seismos 2010 – the image of a 15year old disciple

one side conversation from day 2 came out of the first session on Faith Development in the Context of Brain Development. We tried to chase down some core understandings and answer the question of of what does a 15 year old disciple look like…here’s a few thoughts…

  • inconsistent (& not disingenuous)
  • apparent hypocrisy
  • desire
  • moving away from compartmentalization
  • moving outside of their comfort zone (moving them to productive risk)
  • every journey of discipleship is unique
  • teachability

belonging over believing

two short conversations out of developing this image were helpful and having  marko in the room offered some keen insight because good heart and the work from his book youth ministry 3.0.

Belonging trumps Believing and Experience trumps Facts.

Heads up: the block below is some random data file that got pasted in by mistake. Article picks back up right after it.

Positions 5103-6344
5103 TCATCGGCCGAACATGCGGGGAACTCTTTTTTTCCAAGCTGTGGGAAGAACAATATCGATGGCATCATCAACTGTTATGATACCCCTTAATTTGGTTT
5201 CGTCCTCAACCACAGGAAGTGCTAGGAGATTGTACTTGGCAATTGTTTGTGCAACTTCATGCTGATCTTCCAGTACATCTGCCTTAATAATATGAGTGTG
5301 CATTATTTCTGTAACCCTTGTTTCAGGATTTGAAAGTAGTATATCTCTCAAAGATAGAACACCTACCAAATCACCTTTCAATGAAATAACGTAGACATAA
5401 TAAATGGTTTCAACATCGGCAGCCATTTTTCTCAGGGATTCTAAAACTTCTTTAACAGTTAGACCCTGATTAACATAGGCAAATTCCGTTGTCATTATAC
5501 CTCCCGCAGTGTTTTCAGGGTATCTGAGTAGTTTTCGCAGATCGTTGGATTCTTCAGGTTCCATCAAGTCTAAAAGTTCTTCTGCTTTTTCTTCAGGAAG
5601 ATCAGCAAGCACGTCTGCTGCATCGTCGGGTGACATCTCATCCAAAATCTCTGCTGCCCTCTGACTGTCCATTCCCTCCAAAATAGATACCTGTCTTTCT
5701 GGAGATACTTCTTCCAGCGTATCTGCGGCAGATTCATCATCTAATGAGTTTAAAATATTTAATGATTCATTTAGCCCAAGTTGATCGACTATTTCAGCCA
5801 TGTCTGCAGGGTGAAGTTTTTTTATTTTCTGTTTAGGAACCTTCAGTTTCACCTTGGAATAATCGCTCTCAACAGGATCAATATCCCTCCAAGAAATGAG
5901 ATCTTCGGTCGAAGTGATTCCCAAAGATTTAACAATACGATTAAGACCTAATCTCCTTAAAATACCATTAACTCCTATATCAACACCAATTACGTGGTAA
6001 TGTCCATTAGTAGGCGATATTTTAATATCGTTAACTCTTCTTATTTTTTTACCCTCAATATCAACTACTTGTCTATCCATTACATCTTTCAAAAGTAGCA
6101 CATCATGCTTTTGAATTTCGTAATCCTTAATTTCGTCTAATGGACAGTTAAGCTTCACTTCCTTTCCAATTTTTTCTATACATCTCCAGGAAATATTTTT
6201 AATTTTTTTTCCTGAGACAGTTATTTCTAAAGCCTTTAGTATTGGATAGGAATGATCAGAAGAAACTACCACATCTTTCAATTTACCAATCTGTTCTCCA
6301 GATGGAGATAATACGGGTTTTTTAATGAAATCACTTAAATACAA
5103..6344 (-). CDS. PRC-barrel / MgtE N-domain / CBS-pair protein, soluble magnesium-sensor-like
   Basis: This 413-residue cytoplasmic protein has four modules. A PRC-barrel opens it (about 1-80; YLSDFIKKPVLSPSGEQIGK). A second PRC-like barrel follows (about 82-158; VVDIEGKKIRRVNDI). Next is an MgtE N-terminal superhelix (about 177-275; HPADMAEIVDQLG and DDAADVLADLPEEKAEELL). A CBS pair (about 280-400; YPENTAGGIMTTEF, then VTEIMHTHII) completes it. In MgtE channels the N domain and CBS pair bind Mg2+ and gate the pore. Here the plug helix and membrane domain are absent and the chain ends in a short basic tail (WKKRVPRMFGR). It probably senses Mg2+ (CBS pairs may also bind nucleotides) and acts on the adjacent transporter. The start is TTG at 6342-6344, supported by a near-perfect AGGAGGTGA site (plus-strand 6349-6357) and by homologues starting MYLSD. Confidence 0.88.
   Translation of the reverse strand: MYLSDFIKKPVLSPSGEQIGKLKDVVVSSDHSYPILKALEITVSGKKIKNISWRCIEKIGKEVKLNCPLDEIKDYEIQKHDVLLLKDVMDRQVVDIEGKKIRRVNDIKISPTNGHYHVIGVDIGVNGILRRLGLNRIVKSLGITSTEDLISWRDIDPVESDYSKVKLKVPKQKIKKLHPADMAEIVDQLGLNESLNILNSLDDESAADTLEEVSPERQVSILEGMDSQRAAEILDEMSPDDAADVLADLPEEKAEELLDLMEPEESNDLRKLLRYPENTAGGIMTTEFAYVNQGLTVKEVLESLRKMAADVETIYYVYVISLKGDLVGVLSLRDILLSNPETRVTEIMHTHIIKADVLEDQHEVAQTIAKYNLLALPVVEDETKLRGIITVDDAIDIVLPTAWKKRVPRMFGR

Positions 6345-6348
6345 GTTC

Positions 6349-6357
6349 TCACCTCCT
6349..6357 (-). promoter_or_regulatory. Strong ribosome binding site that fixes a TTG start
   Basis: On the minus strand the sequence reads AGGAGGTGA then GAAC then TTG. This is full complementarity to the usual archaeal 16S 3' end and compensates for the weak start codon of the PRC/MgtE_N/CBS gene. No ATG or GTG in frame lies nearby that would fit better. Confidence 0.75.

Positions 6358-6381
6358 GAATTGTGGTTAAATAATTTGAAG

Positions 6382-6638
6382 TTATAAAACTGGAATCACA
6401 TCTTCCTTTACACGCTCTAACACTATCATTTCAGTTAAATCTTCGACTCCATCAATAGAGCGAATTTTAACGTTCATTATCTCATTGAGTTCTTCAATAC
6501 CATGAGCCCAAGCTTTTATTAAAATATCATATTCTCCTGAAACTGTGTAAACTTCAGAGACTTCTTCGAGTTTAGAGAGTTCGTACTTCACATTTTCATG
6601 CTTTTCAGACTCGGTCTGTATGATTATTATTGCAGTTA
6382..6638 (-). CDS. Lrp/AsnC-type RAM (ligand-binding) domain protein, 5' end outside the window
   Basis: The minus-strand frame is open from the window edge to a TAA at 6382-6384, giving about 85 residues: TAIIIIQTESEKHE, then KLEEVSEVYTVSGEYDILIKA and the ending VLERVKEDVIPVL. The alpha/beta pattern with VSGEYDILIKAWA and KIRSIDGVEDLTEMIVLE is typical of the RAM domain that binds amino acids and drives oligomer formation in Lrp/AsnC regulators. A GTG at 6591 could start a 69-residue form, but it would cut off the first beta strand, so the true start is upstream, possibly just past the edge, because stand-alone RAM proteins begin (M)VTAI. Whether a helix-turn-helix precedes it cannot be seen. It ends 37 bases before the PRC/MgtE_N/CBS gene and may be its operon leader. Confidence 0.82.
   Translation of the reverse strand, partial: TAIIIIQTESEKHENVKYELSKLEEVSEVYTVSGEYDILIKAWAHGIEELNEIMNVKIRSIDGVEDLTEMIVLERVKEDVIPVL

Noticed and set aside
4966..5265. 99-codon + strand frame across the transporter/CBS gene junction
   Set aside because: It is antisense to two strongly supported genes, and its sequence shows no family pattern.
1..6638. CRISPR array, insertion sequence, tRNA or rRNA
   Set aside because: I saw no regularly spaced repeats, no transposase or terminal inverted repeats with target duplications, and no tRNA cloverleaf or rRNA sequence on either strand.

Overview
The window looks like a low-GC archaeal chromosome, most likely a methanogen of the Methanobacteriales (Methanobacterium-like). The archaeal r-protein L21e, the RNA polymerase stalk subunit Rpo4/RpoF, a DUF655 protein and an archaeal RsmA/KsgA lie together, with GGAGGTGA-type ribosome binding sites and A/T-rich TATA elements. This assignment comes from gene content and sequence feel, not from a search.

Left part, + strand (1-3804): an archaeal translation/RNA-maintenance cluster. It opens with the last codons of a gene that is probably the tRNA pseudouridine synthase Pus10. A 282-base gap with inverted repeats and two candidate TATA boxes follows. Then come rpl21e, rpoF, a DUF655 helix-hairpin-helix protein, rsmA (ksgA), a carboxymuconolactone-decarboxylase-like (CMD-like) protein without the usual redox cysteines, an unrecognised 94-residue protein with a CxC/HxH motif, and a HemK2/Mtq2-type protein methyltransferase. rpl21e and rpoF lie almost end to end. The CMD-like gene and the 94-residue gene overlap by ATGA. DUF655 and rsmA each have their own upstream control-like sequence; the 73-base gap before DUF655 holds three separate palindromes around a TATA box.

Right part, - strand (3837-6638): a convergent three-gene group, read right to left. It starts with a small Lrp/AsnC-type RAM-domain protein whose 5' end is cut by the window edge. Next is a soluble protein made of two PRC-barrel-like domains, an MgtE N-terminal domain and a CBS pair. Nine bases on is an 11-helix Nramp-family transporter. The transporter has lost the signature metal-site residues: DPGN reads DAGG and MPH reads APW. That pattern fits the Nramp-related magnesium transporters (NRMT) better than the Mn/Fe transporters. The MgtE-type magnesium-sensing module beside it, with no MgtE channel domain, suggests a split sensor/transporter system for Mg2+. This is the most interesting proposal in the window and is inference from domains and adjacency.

first the journey towards community we are on…formerly was grounded in our beliefs that would then impact our behaviors that would ultimately give us a sense of belonging. in current contexts community begins first with a sense of belonging that shapes behaviors and out of that a belief system is shaped.

what would you add to the list or take away?

expereince is valued more than facts in contemporary context.

2 thoughts on “seismos 2010 – the image of a 15year old disciple

  1. John Byrne

    I agree that belonging and experiences are very important, but we cannot and must not discard belief and facts. Actually we should use experience and belonging to help solidify the facts and help students believe the right things. Belief seems to be an essential response to the gospel message, and more importantly a belief in th right things. Romans 10:9-10 and 1 Cor. 15

  2. sam Post author

    that’s useful john. add i would agree. i think maybe using my words, not marko’s of “trumping” might not be helpful. I think what he and we were getting to, is that in our current context belonging and experiences have become primary. mostly because facts and belief were to too sterile. thanks for the grounding thoughts.